OSLO (Reuters) - The Norwegian Labour party, which most polls suggest will win a September election, will not open bilateral trade talks with Britain until after it has concluded a deal with Brussels, its leader told Reuters.
Jonas Gahr Stoere, who would be Norway’s prime minister if Labour form the next government, also said he would not hurry to let the country’s $950 billion wealth fund invest in new assets, as it wishes to.
Britain wants to open bilateral dialogues with non-EU nations before it concludes divorce talks with Brussels. Non-EU Norway is Britain’s largest gas supplier, accounting for some 40 percent of all supplies in 2015.
“(We should) respect first that Britain should settle its relationship with the EU. It requires a lot of attention from the government and the British. I would not break into that calendar,” Stoere said in an interview.
He was not planning to look again at the European Economic Area (EEA) agreement, as many Labour supporters have called for, arguing it undermined Norwegian pay and conditions.
The Nordic country pays for access to the European common market via the EEA agreement. “There is a broad consensus in this house (parliament) ... to maintain the EEA,” said Stoere. “We are clear on that.”
Nine polls in May suggested Labour and two supporting parties will win a majority in parliament. Two surveys see the current ruling coalition and its backers winning a second term.
It is one of few centre-left parties in Europe that is thriving, unlike the Socialists in France and Spain or Labour in Britain.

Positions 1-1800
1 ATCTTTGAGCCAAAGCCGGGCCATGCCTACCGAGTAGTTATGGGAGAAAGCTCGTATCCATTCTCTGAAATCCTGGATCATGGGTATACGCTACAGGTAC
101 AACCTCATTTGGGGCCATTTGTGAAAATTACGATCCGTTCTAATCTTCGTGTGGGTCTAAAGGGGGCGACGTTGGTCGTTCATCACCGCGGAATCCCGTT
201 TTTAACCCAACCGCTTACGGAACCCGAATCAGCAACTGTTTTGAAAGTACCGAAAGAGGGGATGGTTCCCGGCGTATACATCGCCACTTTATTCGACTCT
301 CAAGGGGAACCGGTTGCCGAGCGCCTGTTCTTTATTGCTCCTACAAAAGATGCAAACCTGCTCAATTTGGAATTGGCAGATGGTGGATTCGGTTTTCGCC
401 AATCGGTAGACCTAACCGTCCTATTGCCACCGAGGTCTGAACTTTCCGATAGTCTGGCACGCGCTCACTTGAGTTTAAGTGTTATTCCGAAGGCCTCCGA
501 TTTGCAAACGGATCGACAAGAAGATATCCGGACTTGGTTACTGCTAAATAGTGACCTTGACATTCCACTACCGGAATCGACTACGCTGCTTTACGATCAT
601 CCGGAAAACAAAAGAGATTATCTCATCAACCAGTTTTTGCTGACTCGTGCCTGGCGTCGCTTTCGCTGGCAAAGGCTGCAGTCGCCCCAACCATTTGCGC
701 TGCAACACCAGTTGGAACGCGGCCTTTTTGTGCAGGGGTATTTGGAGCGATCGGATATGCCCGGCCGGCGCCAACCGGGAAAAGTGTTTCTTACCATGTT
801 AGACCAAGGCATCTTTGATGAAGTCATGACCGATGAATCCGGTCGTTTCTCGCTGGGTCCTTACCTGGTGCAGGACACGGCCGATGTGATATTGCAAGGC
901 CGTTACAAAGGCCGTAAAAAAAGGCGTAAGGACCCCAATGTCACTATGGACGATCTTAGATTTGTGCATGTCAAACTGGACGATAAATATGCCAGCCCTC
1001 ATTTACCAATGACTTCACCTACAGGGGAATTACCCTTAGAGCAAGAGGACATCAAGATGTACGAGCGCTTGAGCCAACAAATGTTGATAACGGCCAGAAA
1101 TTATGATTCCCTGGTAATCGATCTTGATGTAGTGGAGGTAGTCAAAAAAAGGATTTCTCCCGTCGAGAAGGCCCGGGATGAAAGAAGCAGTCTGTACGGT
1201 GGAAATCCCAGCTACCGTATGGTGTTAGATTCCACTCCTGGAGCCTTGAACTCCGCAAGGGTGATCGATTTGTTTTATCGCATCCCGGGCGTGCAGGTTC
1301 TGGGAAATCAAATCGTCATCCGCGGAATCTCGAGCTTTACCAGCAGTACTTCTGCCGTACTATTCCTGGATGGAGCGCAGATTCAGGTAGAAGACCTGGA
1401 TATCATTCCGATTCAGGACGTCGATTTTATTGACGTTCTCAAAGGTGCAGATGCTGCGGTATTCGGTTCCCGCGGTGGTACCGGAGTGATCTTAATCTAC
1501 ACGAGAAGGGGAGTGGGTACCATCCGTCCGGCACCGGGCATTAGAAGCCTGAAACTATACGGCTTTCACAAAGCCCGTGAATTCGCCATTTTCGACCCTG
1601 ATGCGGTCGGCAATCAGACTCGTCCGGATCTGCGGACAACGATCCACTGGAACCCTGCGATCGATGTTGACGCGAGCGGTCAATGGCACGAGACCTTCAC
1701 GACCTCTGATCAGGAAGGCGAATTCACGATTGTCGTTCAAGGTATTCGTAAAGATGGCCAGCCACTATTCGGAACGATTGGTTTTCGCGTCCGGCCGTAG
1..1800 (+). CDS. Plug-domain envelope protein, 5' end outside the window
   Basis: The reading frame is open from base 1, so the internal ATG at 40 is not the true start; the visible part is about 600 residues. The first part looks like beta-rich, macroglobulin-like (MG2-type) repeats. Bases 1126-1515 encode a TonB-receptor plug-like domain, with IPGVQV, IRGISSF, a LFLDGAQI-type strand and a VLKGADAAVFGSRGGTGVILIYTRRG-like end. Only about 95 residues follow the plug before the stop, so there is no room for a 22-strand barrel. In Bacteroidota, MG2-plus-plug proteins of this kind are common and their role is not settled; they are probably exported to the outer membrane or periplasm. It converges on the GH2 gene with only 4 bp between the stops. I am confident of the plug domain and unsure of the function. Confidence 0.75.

For Stoere it is because Norway’s Labour is anchored in the world of work through close partnership with unions and employers’ organisations and favours policies limiting the downsides of globalisation, like generous childcare provisions.
“We see throughout Europe now a kind of revisiting of what an active state really means. For us, it means a state that is fully respecting this open economy requirement of being able to compete at world market levels,” said the 56-year-old leader at his office in parliament.
“But the state is, at the end of the day, the key player to provide key opportunities and to pick up the bill when things go wrong.”
Regarding the country’s sovereign wealth fund, the world’s largest at $950 billion, Stoere said he wanted to be “careful” in allowing the fund to invest into new asset classes.
Today the fund can only invest in stocks, bonds and real estate abroad. It has asked permission to invest in higher-yielding investments such as unlisted infrastructure, but was denied by the finance ministry, citing political risk.
“Broadly speaking, we are on the same footing as the government in its analysis of not making a major change on this now, because these issues about the investment universe should always be followed closely,” he said.
“Political risk is clearly one issue. Spreading the focus of the fund too much is another one.”
The government is allowed to spend a small proportion of the fund’s value each year and in 2017 will use that money to cover a 221 billion crown ($26 billion) budget deficit.
If it wins, Labour would spend less oil money but still roll back tax cuts introduced by the current government, arguing that the growth in oil revenue spending must come down.
“Sound public finances are critical for welfare and critical for productivity,” said Stoere, backing a government proposal to cut back how much of the fund it is allowed to spend each year to three from four percent.
“We support that (the three percent goal). It is more consistent to have that as a target,” he said.
Editing by Toby Chopra